Larks Hill Library

We are pleased to offer the selected contents of the library from Larks Hill, Tuddenham, including volumes from the 17th century onwards, many being Suffolk and Ecclesiastical history related. 

 

Larks Hill is a beautiful Tudor style property in Suffolk, from within which we have been privileged to collect a large consignment for sale.  As befits a property of this scale, the library is especially impressive, and we have been steadily researching the volumes in preparation for auction. 

A small selection of the books we have catalogued so far are shown below. 

 

One of the earliest volumes amongst the collection is a 1665 4th edition of Sir Richard Baker's Chronicle of the Kings of England from the Time of the Romans’ Government unto the Death of King James.  Baker was knighted by James I in 1620 and acted as high sheriff in Oxfordshire where he owned some property.  However, he sank into poverty due to debts owed by his wife's family and was confined in the Fleet Prison until his death in 1645.  Baker spent much of his imprisonment writing and this became his most famous work. 

Whilst the book was originally published in 1643 (the second year of the First English Civil War), this, the 4th edition, overlapped into the Restoration of the Monarchy and therefore contains additions chronicling the reign of the ill-fated Charles I and the "most Happy and Wonderful RESTAURATION" of Charles II.   

 

The collection includes further royal related and biographical tomes such as Joshua Barnes' The History of That Most Victorious Monarch Edward III, published in 1688, and Richard Fiddes' The Life of Cardinal Wolsey 1724 first edition. 

A volume which caused a furore upon its publication was Horace Walpole's Historic Doubts on the Life and Reign of King Richard III because it dared to question the Shakespearean portrayal of Richard III as an outright villain.   He claimed that the crimes ascribed to Richard, including the murder of his own nephews 'The Princes in the Tower', were not only unlikely but also contrary to Richard's own interests.   As we know, this is an historical argument which has continued to this day and only increased in vehemence upon the discovery of Richard's remains a few years ago.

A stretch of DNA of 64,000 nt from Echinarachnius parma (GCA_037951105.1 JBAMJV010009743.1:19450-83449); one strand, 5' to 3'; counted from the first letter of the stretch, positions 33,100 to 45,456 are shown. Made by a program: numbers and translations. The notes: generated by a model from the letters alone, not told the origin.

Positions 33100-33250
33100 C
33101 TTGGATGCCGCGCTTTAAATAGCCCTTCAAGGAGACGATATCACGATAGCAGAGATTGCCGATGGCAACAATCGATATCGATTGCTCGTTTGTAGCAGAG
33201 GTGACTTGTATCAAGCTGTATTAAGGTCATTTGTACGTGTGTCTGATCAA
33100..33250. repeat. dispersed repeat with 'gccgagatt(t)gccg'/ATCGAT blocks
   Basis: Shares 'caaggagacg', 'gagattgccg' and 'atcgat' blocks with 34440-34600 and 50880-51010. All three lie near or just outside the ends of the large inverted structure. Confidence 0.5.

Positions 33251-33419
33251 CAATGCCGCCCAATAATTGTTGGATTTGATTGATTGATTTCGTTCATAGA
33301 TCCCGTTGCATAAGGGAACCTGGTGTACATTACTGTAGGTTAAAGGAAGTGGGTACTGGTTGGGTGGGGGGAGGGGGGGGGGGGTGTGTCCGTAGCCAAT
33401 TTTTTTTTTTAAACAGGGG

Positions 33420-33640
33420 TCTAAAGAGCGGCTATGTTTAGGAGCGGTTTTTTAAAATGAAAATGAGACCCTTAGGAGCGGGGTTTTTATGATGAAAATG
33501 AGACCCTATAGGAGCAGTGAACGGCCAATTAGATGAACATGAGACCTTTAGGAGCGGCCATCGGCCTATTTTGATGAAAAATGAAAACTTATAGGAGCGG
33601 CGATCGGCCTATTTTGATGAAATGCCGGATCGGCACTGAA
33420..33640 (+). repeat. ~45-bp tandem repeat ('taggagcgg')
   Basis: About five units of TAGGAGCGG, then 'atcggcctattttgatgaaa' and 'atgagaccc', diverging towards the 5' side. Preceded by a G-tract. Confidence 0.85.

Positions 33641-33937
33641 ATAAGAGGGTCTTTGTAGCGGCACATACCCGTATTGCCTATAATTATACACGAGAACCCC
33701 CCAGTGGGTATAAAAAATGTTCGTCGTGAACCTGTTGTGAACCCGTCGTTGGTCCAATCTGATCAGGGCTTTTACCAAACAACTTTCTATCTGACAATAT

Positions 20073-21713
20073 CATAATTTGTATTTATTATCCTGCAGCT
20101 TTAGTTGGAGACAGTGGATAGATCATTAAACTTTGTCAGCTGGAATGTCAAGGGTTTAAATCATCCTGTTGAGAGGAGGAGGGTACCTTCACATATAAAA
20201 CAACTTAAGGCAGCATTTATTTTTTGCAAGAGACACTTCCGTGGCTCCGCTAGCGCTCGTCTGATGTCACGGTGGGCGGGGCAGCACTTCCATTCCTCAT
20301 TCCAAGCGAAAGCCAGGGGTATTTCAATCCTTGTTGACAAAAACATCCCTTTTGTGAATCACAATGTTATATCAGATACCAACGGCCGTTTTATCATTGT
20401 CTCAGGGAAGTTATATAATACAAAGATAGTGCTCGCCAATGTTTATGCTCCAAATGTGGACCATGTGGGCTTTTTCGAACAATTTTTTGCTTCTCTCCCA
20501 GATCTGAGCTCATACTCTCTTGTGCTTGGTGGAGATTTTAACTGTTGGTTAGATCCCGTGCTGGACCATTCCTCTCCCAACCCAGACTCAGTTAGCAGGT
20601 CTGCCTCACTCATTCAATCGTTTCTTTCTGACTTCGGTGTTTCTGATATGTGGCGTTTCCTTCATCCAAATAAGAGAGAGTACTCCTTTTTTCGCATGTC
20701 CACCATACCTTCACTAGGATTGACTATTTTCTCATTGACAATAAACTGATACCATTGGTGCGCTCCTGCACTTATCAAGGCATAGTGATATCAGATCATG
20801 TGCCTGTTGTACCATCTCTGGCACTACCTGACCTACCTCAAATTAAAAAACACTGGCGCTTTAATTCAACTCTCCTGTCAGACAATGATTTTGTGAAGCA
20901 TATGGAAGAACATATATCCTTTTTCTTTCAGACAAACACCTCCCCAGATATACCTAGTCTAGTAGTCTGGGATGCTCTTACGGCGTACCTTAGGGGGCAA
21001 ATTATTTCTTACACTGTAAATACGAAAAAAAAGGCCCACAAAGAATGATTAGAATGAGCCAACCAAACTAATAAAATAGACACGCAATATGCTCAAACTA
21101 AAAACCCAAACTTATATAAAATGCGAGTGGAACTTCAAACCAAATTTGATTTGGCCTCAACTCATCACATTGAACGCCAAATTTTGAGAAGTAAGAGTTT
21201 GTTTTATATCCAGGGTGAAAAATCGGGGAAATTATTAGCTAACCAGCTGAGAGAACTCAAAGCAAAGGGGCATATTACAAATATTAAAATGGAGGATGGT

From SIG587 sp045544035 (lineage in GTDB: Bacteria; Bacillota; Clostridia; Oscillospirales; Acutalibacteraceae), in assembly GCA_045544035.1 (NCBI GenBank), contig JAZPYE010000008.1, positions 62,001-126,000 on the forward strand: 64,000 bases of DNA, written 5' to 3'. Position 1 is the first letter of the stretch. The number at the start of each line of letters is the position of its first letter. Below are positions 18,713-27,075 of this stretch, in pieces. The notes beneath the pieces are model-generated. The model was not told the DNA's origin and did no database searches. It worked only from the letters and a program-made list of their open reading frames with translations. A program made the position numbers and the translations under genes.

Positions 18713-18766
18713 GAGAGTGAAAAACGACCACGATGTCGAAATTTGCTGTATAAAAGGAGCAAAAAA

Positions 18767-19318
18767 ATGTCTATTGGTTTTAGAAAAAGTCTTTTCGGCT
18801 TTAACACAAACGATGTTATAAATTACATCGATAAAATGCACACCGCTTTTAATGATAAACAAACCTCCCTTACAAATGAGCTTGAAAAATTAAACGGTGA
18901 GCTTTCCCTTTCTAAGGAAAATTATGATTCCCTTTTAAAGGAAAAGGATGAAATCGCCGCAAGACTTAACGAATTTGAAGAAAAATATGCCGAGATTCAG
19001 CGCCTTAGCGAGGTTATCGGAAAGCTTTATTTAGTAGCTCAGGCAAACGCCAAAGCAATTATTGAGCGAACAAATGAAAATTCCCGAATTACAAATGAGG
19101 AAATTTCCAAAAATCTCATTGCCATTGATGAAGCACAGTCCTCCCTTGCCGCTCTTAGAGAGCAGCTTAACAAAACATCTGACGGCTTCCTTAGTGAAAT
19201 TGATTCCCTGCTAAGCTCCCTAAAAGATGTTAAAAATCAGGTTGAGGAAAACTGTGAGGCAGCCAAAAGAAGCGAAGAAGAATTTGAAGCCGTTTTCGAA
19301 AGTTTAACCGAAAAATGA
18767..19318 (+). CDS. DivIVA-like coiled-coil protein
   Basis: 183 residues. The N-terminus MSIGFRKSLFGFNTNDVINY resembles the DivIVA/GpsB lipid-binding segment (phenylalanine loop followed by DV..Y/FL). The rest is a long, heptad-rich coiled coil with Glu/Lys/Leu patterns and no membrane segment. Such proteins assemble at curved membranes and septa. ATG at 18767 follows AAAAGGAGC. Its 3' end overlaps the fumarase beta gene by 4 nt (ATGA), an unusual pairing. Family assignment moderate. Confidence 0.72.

More recent volumes include two first editions by John Gage; The History and Antiquities of Hengrave in Suffolk published in 1822, and The History and Antiquities of Suffolk Thingoe Hundred from 1838.  John Gage Rokewode was a historian and antiquarian descended from the wealthy Suffolk Catholic families of the Gages and the Rookwoods.  The Rookwoods boasted a failed Gunpowder Plotter and Jacobite conspirator amongst their ancestors, while the Gage's of Hengrave Hall hosted Tudor queens and supported Charles I during the English Civil War.  By John Gage Rokewode's time anti-papist feeling had thankfully abated and he was able to devote himself to studying law and antiquarian pursuits.  

 

Further local history is also to be found Walter Arthur Coppinger's seven volume collection of the Manors of Suffolk, and many notable 19th century topographical and historical guides from Edmund Gillingwater and Rev. Alfred Inigo Suckling amongst others.   

 

A large part of the collection is formed of ecclesiastical works and religious biography.  An interesting and rare inclusion is the 1737 edition of the Boyle Lectures; A Defence of Natural and Revealed Religion, which were funded from an endowment by scientist, yet devout Anglican, Robert Boyle.  These 'sermons' were intended for scientists, theologians and natural philosophers to disprove atheism and heal the growing schism between science and religion.  This collated selection of sermons was published by Gilbert Burnet (vicar of Coggeshall in Essex, not the famous philosopher Bishop) and includes works by Dr Richard Bentley, Richard Kidder, and Francis Gastrell (Bishop of Chester and friend of Jonathan Swift). 

 

Another early religious publication is Giovanni Francesco Loredano's The ascents of the soul, or, David's mount towards God's house being paraphrases on the fifteen Psalms of Degrees, which was translated by Hugh Hare Baron Coleraine and posthumously published by his widow in 1681.  Song of Ascents is a title given to fifteen of the Psalms which begin with the Hebrow words Shir Hama'aloth and many believe to mean pilgrim songs (i.e. ascending the road to Jerusalem to attend pilgrim festivals).  The frontispage below was engraved by William Fairthorne, and represents Coleraine in pilgrim's garb before a monument depicting Jacob's Ladder with angels ascending. 

  

 

This is a fascinating collection containing many rare and intriguing volumes of academic interest, with a particular focus on history and religion.  As we continue working through this library, we will add preview details prior to the auction. 

  

 

 

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